Stronger Families. Stronger Communities. Stronger Washington

According to a release from the Washington Association of Sheriffs and Police Chiefs (WASPC) vehicle thefts in the the State of Washington have increased 88% through the first quarter 2022 compared to the same time last year. Since the passage of new laws that restricted law enforcement’s ability to respond and investigate crimes and detain alleged criminals, there has been a steep increase in crime, including a 93% increase in vehicle thefts since those laws went into effect July 2021.

Every citizen in the State of Washington deserves to feel and be safe in their homes and in their community. The Governor and his majority in the Legislature went way too far in restricting the ability of law enforcement to protect our communities. They choose criminals over victims and law-abiding citizens; and the result was a massive spike in crime. There were some minor improvements in 2022 to the disastrous legislation passed in 2021, but many issues remain unaddressed.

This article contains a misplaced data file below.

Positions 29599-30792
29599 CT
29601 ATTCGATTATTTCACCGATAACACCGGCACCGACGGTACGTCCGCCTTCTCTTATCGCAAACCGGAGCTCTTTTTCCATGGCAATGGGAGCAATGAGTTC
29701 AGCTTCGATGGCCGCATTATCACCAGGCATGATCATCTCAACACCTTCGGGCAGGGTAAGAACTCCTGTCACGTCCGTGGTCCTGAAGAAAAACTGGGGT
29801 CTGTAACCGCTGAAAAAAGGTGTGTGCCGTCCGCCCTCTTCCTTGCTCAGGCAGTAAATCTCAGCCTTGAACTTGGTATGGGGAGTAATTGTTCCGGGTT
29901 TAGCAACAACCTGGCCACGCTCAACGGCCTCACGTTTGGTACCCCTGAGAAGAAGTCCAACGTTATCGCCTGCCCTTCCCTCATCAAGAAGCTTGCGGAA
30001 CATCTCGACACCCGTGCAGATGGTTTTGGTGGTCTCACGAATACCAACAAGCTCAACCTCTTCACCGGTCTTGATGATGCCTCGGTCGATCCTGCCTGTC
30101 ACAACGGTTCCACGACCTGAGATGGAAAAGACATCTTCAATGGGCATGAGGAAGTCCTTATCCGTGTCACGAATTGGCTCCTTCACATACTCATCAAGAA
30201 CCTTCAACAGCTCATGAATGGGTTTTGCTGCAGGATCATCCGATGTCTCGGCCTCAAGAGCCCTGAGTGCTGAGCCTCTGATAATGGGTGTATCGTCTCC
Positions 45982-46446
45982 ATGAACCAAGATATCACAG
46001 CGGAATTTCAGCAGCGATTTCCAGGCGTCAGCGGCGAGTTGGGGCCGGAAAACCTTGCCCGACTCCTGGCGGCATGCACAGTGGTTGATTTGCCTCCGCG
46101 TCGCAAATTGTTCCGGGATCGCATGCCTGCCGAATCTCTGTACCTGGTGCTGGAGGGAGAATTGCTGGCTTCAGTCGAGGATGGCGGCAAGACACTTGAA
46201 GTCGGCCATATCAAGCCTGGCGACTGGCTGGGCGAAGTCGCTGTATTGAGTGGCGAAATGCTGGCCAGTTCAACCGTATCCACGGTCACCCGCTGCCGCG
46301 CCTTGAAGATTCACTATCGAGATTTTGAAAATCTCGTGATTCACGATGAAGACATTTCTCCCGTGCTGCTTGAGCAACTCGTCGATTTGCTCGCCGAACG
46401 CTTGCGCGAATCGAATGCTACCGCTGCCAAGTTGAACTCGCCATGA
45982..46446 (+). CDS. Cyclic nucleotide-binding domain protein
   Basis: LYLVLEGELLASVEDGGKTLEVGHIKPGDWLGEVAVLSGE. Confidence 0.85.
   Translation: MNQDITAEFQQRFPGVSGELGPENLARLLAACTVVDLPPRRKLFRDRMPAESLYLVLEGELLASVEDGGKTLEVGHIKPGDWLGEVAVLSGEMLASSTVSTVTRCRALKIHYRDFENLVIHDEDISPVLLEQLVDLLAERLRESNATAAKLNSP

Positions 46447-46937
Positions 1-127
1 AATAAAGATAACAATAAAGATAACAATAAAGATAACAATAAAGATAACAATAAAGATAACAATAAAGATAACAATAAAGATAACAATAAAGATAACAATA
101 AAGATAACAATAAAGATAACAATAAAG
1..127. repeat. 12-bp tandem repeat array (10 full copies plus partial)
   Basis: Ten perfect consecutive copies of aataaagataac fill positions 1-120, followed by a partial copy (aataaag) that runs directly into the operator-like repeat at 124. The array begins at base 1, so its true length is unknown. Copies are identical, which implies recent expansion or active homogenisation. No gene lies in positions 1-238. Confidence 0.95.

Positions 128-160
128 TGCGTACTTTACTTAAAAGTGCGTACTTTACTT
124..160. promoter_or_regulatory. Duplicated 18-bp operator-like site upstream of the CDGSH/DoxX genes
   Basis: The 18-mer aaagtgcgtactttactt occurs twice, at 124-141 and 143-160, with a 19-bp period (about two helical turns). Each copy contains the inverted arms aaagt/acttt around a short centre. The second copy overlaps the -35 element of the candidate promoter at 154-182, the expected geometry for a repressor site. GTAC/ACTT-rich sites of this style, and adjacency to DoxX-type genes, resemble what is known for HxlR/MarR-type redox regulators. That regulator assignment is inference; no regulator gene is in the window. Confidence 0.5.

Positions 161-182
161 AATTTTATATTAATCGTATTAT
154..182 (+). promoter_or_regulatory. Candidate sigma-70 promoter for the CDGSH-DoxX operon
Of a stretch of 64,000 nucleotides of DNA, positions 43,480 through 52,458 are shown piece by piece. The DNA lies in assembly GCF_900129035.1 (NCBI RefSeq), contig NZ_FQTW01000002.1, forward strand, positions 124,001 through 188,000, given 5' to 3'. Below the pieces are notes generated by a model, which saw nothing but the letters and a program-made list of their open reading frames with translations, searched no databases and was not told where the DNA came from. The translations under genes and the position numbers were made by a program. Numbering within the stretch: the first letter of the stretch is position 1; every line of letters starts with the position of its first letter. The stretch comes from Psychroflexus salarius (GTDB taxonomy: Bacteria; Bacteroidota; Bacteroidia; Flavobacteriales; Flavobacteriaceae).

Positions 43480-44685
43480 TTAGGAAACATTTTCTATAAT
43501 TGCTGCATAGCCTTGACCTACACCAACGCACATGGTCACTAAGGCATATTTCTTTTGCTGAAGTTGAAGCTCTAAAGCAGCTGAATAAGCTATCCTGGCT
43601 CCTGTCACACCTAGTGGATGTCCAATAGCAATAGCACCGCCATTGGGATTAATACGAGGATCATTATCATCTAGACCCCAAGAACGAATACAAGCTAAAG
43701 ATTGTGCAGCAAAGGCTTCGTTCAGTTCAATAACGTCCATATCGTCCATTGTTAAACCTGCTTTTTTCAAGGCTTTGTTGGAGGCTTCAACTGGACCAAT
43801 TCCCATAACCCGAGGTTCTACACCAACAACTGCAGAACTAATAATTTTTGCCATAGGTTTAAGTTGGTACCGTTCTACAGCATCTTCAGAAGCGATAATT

Rep. Peter Abbarno (R-Centralia), an attorney and member of the House Civil Rights and Judiciary Committee

During the 2021 Legislative Session, the Governor and Democrat Majority passed a series of police reform bills that were, and continue to be heavily criticized. Those new laws included HB 1054 (establishing requirements for tactics and equipment used by peace officers) and HB 1310 (concerning permissible uses of force by law enforcement and correctional officers).

The 2022 legislative actions that helped clarify the 2021 actions included:

  • HB1719 authorizes the use of less lethal munitions;
  • HB 1735 clarifies police to use force in civil and community caretaking situations; and
  • HB 2037 defines “use of force” and provides for investigative detentions

However, there were many missed opportunities, including not passing Senate Bill 5919 that would change restrictions on pursuits back to one of reasonable suspicion, rather than probable cause, including for certain violent crimes and sex offenses.

Over the past two years we have seen laws passed that reduce the punishment for committing crimes, eliminate victim impact penalties assessed to criminals that hurt people and damage property, and restrict the ability of law enforcement to keep our communities safe. We must return in the 2023 legislative session and actually fix these laws, restore trust in our judicial system, and empower peace officers to keep the public safe.

Rep. Peter Abbarno (R-Centralia)
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